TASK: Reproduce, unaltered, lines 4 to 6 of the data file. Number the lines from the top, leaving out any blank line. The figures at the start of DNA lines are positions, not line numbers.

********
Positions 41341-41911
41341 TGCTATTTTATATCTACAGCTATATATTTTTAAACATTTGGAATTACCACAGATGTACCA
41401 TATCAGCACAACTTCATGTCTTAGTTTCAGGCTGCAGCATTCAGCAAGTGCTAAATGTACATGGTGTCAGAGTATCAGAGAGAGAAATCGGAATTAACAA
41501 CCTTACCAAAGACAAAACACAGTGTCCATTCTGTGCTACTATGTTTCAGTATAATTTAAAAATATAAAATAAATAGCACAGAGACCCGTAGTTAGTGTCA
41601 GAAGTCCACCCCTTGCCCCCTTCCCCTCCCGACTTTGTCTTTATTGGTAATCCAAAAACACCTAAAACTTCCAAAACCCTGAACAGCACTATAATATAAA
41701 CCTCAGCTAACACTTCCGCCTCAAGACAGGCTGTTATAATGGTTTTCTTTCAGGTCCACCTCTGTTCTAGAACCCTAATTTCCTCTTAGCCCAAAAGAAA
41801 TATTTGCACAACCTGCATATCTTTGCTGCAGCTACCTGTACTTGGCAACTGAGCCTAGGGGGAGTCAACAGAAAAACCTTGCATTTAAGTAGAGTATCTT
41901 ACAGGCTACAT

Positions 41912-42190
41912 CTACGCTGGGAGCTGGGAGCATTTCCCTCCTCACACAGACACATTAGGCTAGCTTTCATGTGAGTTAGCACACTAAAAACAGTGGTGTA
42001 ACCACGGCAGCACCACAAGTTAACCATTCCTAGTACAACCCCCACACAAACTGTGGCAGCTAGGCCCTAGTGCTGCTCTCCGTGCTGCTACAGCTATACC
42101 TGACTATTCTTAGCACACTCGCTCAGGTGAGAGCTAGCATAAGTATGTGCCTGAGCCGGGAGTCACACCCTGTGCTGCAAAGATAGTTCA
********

41501 CCTTACCAAAGACAAAACACAGTGTCCATTCTGTGCTACTATGTTTCAGTATAATTTAAAAATATAAAATAAATAGCACAGAGACCCGTAGTTAGTGTCA
41601 GAAGTCCACCCCTTGCCCCCTTCCCCTCCCGACTTTGTCTTTATTGGTAATCCAAAAACACCTAAAACTTCCAAAACCCTGAACAGCACTATAATATAAA
41701 CCTCAGCTAACACTTCCGCCTCAAGACAGGCTGTTATAATGGTTTTCTTTCAGGTCCACCTCTGTTCTAGAACCCTAATTTCCTCTTAGCCCAAAAGAAA